The historian and I took a moment to think about our previous trip to Bath, twenty years ago, my memory of which is hazy: I remembered being down at the level of the baths, looking up, and seeing the line of sculpted figures, and beyond them, the medieval era buildings. I remember the sense of descending, physically descending, in time, to see how our world is built upon the past. I remember the way the water smelled—faintly metallic, steamy, earthly. 

To see it with these people. To see it now. To have the sense, in my body, that the life I am living now is built upon the past.

Rain on the water

Figures of three saints, but eerily echoing a Celtic form.  

My women.

After a Pizza Express dinner, where our server was so witty, cheery, and attentive to our mad group that I felt he deserved, like, a Guggenheim grant or something for his hospitality, we clambered back into our respective cars and drove three more hours to our Travelodge rooms in St. Helens, where we all fell into our beds and slept as if we had journeyed for days, for miles and leagues and eras and millennia. 

Wednesday, July 10, 2019

Patience is a virtue, just not one of mine.

America, we are having the time of our lives on this trip. We had a close to perfect time in Ireland, although I admit that I have a few notes for a couple of the bed and breakfasts we stayed at, including this note: bed and breakfasts are just inherently kind of weird, a subject that I will perhaps engage at greater length at a later date, but for now, let me just say: coming into a stranger’s house, to sleep, and make/not make noise, and in general feel like an interloper, and they make you scones in the morning, and the eggs are just not quite right. But I digress.

Our Ireland trip was so good, and then the time came for our beloveds to fly back to America. We all said our goodbyes in the airport, and then the historian and I flew to London and paid an extravagant amount of money for a taxi because ugh, HEAVY BAG, and found ourselves dropped at a hotel’s front door. Possibly a hotel. A very nice, handsome young man begged our patience while he took a guest’s bag up the stairs. (I had read about this in the reviews: no elevators. No big deal, I thought.) He returned to look up my name, and lo, it was not there.

“May I see the booking number, please?” he said, respectfully.

I showed it to him. “Oh, you’re staying at the college,” he said, “not here.”

“Is that a hotel?” I asked, hopefully.

“It is not a hotel,” he said, firmly. “But you’ll be all right.”

We schlepped our bags (HEAVY) around the corner to the decidedly shabbier reception for the college. We retrieved our keys, then hauled the bags (&c) down the street a few more doors. “Georgian manors,” is a phrase the listing had said of the rooms. Well, maybe, but in fact what we had booked was a college dorm. A suite-ish, but still: college dorm-suite.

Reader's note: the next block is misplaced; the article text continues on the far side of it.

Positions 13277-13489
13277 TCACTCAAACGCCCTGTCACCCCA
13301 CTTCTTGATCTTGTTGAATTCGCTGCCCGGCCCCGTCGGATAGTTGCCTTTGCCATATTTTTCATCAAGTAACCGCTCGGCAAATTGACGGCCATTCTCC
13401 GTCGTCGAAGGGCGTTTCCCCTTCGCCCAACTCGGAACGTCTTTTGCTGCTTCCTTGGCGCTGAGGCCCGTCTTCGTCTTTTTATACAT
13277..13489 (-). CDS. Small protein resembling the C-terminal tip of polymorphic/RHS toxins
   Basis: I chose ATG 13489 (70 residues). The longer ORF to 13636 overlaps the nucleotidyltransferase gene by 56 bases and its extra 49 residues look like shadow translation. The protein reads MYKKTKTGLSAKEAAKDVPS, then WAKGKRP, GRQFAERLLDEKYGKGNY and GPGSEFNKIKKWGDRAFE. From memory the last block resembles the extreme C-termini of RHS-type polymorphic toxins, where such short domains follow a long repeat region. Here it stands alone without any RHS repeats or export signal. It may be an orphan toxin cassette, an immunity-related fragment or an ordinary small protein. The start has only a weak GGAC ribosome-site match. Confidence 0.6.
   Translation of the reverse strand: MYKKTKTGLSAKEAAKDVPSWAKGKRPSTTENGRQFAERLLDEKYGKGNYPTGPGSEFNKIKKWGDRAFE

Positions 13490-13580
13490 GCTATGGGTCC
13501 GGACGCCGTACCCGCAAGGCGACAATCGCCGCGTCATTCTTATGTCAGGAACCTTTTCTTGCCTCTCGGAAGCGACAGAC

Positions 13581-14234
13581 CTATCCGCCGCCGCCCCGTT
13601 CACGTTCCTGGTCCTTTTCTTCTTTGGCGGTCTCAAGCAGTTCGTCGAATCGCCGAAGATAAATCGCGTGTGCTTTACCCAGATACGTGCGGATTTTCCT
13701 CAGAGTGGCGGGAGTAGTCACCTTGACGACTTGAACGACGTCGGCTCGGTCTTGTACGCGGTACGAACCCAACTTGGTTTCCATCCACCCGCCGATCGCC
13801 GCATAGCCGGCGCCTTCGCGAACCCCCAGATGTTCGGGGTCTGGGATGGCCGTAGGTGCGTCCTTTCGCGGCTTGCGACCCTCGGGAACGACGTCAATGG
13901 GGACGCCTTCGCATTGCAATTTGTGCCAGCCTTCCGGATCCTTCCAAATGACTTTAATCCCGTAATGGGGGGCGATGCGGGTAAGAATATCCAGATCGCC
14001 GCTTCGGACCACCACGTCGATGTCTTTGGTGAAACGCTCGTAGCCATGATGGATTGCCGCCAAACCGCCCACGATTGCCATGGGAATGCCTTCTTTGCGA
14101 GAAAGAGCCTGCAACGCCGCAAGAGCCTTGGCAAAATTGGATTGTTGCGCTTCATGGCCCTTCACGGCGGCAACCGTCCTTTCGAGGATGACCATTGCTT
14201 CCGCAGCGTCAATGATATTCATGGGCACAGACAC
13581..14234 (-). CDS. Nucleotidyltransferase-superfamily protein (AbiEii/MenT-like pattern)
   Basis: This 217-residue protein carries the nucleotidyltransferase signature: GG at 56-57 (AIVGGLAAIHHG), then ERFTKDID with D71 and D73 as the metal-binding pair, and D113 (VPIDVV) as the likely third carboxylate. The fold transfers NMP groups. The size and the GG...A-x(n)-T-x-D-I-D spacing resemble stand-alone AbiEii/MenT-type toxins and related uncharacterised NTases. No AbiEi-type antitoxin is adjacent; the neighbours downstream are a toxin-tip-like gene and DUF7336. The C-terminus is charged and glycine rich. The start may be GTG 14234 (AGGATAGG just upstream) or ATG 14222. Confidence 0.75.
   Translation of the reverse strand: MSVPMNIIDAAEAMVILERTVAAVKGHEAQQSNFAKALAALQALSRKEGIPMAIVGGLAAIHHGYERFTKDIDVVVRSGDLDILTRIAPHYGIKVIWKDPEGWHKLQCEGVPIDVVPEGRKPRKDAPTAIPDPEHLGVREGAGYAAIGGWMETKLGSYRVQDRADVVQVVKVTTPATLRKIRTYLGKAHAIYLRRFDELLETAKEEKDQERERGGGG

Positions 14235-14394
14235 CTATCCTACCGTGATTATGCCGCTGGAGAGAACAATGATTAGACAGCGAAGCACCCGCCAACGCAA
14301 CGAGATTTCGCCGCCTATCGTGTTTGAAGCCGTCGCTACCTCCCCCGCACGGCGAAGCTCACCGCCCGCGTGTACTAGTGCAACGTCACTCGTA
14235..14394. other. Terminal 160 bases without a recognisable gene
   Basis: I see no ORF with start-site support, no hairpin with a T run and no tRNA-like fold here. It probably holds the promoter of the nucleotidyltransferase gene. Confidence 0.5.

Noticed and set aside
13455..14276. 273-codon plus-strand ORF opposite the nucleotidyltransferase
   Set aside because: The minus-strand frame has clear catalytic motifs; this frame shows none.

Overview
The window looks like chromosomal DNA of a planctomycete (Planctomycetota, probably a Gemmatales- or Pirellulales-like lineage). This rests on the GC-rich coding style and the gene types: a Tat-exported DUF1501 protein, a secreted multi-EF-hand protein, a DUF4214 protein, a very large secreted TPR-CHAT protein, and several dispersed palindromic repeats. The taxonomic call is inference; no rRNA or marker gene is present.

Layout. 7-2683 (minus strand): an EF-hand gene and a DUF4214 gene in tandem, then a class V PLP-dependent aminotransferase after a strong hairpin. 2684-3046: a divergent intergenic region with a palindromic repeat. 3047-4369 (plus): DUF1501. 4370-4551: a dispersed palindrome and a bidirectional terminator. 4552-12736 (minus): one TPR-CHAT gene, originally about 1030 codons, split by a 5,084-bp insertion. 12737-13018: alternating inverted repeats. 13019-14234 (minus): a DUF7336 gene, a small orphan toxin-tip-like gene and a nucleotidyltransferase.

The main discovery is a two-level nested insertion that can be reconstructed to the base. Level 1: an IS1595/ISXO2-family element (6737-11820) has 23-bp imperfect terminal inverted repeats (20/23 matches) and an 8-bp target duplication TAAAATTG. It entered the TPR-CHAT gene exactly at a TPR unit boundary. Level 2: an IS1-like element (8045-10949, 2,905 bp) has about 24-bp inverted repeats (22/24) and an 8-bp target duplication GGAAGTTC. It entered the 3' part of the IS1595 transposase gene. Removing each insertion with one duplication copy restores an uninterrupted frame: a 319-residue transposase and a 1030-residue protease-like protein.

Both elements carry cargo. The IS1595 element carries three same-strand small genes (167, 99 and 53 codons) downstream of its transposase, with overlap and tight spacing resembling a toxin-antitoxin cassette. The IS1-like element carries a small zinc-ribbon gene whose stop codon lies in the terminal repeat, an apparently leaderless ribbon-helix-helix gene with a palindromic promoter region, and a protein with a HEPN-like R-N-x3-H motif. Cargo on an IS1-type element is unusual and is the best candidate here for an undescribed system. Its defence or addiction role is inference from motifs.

Oh, the flurry of feelings then to be articulated and aired! How furious was I? So furious. How terrible was it? Pretty terrible. Sort of terrible. Well, not terrible, just not delightful.

We poked around. The overhead light in the kitchen wouldn’t turn on. And although there was a washing machine—an amenity!—it would not work.

I called the phone number, which the young woman at reception had helpfully provided, with the assurances that I could call day and night if there was anything that needed to be attended to. I reported the outages with crispness, and asperity. “I’ll leave a note for facilities and they’ll see to it tomorrow,” she said, somewhat languidly, I thought, given the state of things.

We went out to get food. It was rather late, and we didn’t really have our bearings, since the address we thought we’d be staying at was actually halfway around the block, and who even KNOWS what north or south or east or west is, in London? Not a person who is staying in a college dorm, I can tell you that.

I know what you’re thinking. You’re thinking, hightouchmegastore, why didn’t you just find another room, at a better hotel? Well, here’s the thing: we had only three days and four nights in London. Would it have been worth it (and would it have been worth it after all?) to work on finding other accommodations, and trying to decide about pursuing a refund for a room I purchased with points through a rewards portal (is that even a real thing? It totally sounds scammy, when I write it that way)? Well, maybe it would have been. In the end, though, we decided, over freekeh salads  (that *is* a thing, even though it sounds like fantasy world food) that we could at least give it a night and see. So we bought some yogurt and granola and strawberries and snacks at the Waitrose about seven minutes before it closed, and trekked back to our shabby digs, where we actually slept pretty well, and woke up to rooms that, though shabby, were light-filled, and decided we could make the best of it.